Fake News and Fake Vision Zero

The year 1990 was formative for me. I was a wee undergraduate at the University of Wisconsin-Madison; I had just started to ride my bike around for transportation; and I attended my first public protest — No Blood for Oil — an anti-war gathering during the first invasion of Iraq.

It was also the year I became a regular reader of a small, local satirical paper started by one of my classmates, The Onion. The Onion has grown since then, and I have kept up with it. It is always a smirky joy to see the paper cover issues I face at work, like the headline “98% of U.S. Commuters Favor Public Transport for Others,” or this gem: “No One Seems to Care that Area Man’s Bike Was Stolen.”

Four years after I moved from Madison to New York City, The Onion did too. The New York Times covered the move appropriately: “Pod People Invade, Posing as Satirists.” Like I strove to be, The Onion staff was self-aware of their humble Midwestern roots when they asked the Times, “Who are these Hamptons we keep hearing about? Are they related to the MOMAs?”

My longtime love for The Onion grew greater when, a few years after Citi Bike launched, they published a story titled “New York Introduces Shoe Sharing Program for City’s Pedestrians.” Just last month, they ran a short piece about the U.S. Department of Transportation’s new national Vision Zero program. The headline played it straight: “DOT Aims to End Traffic Deaths in 30 Years.” But The Onion’s ersatz interviewees nailed it. “Can’t we just work on accepting the number of deaths we have?” one said. Another was on-point: “I don’t know. There will always be reckless assholes like me out there.”

You know your issue has hit the big time when the U.S. DOT takes it up, but I was convinced that Vision Zero had gone mainstream when it became the subject of parody. And like all of the fake news in The Onion, under the layers of snark is a pungent truth at the core. “New ‘Get the Fuck Outta the Road’ Program Aims to Increase Pedestrian Safety” is not just another recent Onion headline; sadly, it is the victim-blaming focus of many new safety programs claiming to be Vision Zero. There’s a lot of fake Vision Zero out there.

Even here in New York City — known as an originator and paragon of Vision Zero — we still violate two of Vision Zero’s key precepts: data over anecdote, and human life over mobility. Kelly Hurley’s death is but the most recent example of how the NYPD is preserving their long-held canard that walkers and bikers have it coming. After Hurley was killed by a truck driver who failed to yield, the police department launched a ticket blitz aimed at cyclists.

After Hurley was killed by a truck driver who failed to yield, the police department launched a ticket blitz aimed at cyclists.

Our own DOT, which is doing so much right, also still has their Vision Zero work hamstrung by a soft spot for parking spaces and vehicle flow. If human life were truly prioritized, then every intersection in New York City would be daylighted (a.k.a. removing parking spaces at corners to increase drivers’ visibility of pedestrians), protected bike lanes would be the norm (not the exception), and people walking and biking would have their own signal phase (free from turning traffic).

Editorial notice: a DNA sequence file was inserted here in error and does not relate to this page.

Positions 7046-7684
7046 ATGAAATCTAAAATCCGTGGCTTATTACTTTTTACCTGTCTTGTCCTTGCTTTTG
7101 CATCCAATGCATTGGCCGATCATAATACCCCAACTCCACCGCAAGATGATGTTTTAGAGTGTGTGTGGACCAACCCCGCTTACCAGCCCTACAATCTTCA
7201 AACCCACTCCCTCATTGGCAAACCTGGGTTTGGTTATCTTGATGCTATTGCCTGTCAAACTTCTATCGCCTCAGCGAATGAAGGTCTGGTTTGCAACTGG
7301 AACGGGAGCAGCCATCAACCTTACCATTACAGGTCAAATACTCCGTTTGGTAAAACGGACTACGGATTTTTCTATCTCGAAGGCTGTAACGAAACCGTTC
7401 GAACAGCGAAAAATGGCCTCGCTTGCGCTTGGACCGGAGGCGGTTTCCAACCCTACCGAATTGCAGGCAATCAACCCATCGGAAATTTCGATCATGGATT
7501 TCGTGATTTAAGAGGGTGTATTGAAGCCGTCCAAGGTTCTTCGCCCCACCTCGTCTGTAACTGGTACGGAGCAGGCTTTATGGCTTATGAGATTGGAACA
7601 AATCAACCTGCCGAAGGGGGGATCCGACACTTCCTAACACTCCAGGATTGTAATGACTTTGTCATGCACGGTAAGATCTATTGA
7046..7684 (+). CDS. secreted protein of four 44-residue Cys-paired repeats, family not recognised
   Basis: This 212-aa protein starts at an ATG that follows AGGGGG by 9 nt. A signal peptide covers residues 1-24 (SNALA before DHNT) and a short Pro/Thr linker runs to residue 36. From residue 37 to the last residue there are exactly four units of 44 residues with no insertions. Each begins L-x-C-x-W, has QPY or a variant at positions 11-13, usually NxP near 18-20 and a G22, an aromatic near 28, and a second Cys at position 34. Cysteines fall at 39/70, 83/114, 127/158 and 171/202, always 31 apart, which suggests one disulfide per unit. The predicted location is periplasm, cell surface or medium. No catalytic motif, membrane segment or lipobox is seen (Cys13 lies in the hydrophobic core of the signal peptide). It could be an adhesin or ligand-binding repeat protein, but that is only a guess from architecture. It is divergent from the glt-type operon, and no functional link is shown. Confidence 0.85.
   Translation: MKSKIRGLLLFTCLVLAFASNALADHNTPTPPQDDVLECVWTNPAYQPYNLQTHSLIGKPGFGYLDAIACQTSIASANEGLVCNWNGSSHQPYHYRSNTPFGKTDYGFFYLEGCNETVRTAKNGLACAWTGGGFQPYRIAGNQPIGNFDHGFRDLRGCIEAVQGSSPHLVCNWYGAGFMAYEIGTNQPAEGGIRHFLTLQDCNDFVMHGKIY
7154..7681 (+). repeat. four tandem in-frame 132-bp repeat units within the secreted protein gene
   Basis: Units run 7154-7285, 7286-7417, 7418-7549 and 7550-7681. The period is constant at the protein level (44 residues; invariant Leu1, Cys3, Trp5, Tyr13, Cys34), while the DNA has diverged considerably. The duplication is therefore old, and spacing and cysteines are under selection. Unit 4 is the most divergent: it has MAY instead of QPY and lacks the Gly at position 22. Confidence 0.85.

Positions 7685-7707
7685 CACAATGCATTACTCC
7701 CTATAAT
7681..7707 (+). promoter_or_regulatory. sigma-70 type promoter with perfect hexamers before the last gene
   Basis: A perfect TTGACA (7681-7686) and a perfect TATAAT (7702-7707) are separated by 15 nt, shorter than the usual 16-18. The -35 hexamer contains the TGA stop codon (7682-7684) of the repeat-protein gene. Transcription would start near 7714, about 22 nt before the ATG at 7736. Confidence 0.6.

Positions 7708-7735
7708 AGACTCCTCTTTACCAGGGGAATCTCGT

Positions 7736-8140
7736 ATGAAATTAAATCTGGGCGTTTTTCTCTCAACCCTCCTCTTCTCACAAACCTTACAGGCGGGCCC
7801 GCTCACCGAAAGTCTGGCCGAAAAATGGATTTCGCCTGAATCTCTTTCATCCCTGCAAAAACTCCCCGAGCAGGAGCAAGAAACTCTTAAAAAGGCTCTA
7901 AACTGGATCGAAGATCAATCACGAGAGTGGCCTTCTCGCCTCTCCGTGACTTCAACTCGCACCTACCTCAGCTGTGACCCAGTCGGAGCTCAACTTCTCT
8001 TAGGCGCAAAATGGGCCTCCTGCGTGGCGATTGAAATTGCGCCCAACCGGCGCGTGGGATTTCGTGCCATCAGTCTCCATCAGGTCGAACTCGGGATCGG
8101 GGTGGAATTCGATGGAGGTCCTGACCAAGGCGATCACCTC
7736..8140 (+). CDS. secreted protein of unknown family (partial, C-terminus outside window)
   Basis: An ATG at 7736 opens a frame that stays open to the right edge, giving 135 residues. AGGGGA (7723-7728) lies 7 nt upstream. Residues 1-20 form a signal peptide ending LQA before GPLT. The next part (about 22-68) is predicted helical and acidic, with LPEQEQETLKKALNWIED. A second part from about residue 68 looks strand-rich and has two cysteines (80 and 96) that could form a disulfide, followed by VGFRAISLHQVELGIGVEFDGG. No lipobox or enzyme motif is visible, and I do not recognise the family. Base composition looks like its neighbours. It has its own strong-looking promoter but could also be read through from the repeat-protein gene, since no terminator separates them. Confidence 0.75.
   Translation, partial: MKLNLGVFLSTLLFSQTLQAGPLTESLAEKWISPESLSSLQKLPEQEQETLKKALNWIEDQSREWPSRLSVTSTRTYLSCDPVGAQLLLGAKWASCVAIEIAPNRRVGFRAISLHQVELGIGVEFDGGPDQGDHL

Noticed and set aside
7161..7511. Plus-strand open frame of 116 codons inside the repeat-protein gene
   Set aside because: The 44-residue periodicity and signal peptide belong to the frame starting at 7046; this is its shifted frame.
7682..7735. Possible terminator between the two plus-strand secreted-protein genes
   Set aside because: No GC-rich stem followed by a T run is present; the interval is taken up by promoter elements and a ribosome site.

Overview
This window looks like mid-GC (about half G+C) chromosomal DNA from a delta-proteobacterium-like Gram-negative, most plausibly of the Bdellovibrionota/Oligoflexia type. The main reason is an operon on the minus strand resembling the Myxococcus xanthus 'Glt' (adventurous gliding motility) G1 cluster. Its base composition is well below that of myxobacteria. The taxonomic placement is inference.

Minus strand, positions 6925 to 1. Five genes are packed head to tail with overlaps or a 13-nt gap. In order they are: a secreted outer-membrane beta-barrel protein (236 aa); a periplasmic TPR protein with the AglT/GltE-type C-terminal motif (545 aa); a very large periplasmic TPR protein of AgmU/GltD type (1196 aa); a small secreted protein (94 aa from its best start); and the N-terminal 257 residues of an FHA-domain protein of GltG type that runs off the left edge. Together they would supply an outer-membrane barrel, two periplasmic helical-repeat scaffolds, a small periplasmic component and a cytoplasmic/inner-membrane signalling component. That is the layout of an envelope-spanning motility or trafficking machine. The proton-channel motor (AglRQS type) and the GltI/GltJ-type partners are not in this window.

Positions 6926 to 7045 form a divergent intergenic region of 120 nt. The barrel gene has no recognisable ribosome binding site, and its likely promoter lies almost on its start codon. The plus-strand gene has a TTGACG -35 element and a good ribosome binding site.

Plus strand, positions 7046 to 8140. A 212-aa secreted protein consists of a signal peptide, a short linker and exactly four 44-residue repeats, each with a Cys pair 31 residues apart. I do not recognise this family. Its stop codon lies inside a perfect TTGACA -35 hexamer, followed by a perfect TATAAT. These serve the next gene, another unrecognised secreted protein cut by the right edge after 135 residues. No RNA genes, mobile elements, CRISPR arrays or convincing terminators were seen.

At the core of fake Vision Zero is a sacred cow called the car. There are simply too many cars, and too much space and deference, given to them and their drivers. David Gurin, Rivvy Berkman, Barry Benepe, and the other founders of Transportation Alternatives knew that it was impossible to only “promote bicycling, walking and transit,” which is why our mission statement does not end there. Transportation Alternatives’ mission is also to “reclaim New York City’s streets from the automobile.”

Or, to let The Onion say it: “Tired of Traffic? New DOT Report Urges Drivers, ‘Honk’.”

Speaking at TransAlt’s Vision Zero Cities Conference in May, Mayor Bill de Blasio seemed to understand how incompatible Vision Zero is with our auto-centric value system. “A mythology has been created over generations about the automobile,” he said, “but it’s a mythology that no longer works for us.”

“A mythology has been created over generations about the automobile,” he said, “but it’s a mythology that no longer works for us.”

Before the 1920s, public streets were outdoor marketplaces and play spaces for children. When they became car corridors, and thousands of kids were being killed in traffic crashes every year, a new language developed to diagnose who or what was to blame. In the newspapers and common parlance, the car was a “modern Moloch” and dangerous drivers were “speed maniacs” and “death drivers” with “gasoline rabies.” When public street space was lost to car use, it was called the “parking evil.” The City Club of New York published a “municipal murder map,” plotting where drivers had killed children.

Good satire, The Onion knows, is about seeing the truth and pointing it out. So, too, was our earliest language about cars in our cities. As Vision Zero goes mainstream, it will be our most important work to call out the elephant in the street for what it is. Cars possess too much kinetic energy to operate at speed around pedestrians. Cars are heavy machinery. Cars are inherently destructive to human-scale cities. Cars are outmoded technology. Cars are space hogs. Cars are the problem.